In particular, a complex analysis of the narrative’s semi-autobiographical portrayal of gender, disability, and heroism can demonstrate how La Grande Illusion becomes a metaphor for the inherently problematic nature of commemoration. The context of the film’s production shows how certain elements of a filmmaker’s personal memory can enter into dialogue with collective memory, producing new reflective narratives that complement as well as challenge society’s exigencies.
We’ve edited our volume in order to coincide with the hundredth anniversary of the Great War. Its exploration of French cinema is timelier than ever since first-hand experiences of the war have now been definitively buried: Lazare Ponticelli, who lived to be 110 years old, was the last French poilu to die, on 12 March 2008; Harry Patch of the British Army, the last veteran to have served in the trenches, died on 25 July 2009 at the age of 111; and Claude Choules of the British Royal Navy died on 5 May 2011, aged 110. We aim to broach issues such as developments and deviations within the war film genre, the relationship between the war genre and aesthetic style and, on a broader level, the continued significance of World War I to contemporary French social, political, cultural and cinematic spheres throughout the 20th and 21st centuries.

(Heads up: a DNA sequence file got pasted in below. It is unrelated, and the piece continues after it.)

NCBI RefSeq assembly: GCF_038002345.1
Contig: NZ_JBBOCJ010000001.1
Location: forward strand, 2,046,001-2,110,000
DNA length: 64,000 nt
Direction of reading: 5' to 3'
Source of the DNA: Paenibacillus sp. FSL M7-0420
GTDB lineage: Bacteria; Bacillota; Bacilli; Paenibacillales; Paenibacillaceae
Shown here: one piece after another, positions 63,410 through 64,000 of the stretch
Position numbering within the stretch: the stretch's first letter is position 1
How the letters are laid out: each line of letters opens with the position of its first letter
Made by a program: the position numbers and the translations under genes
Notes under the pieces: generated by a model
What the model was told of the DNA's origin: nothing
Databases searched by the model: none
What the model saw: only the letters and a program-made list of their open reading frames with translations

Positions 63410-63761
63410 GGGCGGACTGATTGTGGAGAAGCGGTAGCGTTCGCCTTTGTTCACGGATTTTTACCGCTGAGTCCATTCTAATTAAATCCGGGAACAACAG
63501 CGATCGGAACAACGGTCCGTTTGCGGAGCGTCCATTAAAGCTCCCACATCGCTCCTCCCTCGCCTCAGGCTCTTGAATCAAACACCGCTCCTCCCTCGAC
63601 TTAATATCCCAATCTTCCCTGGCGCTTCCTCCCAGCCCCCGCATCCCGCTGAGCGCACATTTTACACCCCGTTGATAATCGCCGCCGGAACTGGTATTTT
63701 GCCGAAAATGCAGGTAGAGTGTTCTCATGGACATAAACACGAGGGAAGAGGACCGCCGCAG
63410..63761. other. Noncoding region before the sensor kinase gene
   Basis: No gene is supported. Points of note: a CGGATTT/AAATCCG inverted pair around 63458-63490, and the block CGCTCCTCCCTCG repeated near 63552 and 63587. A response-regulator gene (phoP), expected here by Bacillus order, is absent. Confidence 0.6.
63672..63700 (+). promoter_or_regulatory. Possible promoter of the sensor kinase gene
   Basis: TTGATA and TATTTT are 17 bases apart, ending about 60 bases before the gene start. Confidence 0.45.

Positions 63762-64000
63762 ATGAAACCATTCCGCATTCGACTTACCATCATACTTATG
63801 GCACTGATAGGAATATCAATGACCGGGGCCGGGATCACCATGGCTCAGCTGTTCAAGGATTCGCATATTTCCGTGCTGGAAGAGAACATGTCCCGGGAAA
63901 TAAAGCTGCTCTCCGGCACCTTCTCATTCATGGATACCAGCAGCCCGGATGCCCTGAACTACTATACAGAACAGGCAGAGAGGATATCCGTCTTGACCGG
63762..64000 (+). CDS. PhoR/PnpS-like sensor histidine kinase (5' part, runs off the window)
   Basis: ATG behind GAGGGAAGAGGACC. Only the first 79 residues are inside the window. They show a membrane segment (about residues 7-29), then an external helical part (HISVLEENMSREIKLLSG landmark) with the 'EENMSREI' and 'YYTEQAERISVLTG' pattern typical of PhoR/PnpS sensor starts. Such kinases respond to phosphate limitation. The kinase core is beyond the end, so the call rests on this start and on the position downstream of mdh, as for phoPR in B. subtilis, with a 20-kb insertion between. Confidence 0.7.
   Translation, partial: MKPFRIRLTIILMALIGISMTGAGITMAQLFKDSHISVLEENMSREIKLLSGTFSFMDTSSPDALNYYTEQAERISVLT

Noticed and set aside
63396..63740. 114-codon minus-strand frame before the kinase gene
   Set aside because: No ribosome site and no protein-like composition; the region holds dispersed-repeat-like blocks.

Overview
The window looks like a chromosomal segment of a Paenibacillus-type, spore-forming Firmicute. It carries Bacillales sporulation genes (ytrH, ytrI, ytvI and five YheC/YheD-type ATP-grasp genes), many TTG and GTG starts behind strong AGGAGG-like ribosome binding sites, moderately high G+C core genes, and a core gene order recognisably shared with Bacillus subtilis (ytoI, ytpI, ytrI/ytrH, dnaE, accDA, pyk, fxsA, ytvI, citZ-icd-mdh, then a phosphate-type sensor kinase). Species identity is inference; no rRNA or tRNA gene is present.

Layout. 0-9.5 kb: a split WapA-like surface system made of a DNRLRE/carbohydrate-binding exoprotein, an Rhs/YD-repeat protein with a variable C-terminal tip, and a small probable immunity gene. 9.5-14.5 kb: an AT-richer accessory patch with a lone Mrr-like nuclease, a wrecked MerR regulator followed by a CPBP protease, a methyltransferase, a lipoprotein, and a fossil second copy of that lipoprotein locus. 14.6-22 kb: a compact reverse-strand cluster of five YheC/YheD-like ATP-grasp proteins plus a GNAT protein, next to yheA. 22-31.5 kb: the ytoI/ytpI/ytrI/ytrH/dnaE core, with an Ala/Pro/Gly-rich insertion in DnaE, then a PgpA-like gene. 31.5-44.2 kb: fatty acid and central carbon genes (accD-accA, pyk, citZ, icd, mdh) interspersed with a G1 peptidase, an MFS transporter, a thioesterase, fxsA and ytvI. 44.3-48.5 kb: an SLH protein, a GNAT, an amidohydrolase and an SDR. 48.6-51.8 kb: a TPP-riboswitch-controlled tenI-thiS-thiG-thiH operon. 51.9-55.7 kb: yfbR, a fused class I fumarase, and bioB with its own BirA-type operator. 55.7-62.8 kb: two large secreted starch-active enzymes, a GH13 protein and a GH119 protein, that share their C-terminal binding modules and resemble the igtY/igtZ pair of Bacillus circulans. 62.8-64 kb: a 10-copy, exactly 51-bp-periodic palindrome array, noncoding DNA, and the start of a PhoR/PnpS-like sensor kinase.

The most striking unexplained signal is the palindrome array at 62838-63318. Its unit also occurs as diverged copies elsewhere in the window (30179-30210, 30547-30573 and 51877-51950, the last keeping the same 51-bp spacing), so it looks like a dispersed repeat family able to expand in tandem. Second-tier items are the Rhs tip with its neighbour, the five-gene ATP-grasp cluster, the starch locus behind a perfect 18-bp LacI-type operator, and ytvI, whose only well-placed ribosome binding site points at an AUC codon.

Marcelline Block’s publications about cinema include World Film Locations: Paris (Intellect, 2011), Filmer Marseille (Presses Universitaires de Provence, 2013), and French Cinema in Close-up: La vie d’un acteur pour moi (Phaeton, 2015), which Library Journal named a Best Print Reference work of 2015.
Barry Nevin (BA, PhD) currently lectures on French and film studies at NUI Galway. His research on Jean Renoir’s La Chienne will be published in Urban Cultural Studies (Intellect) in March 2016, and his examination of Renoir’s pro-colonial propaganda will be published in Studies in French Cinema (Taylor & Francis) in July 2016.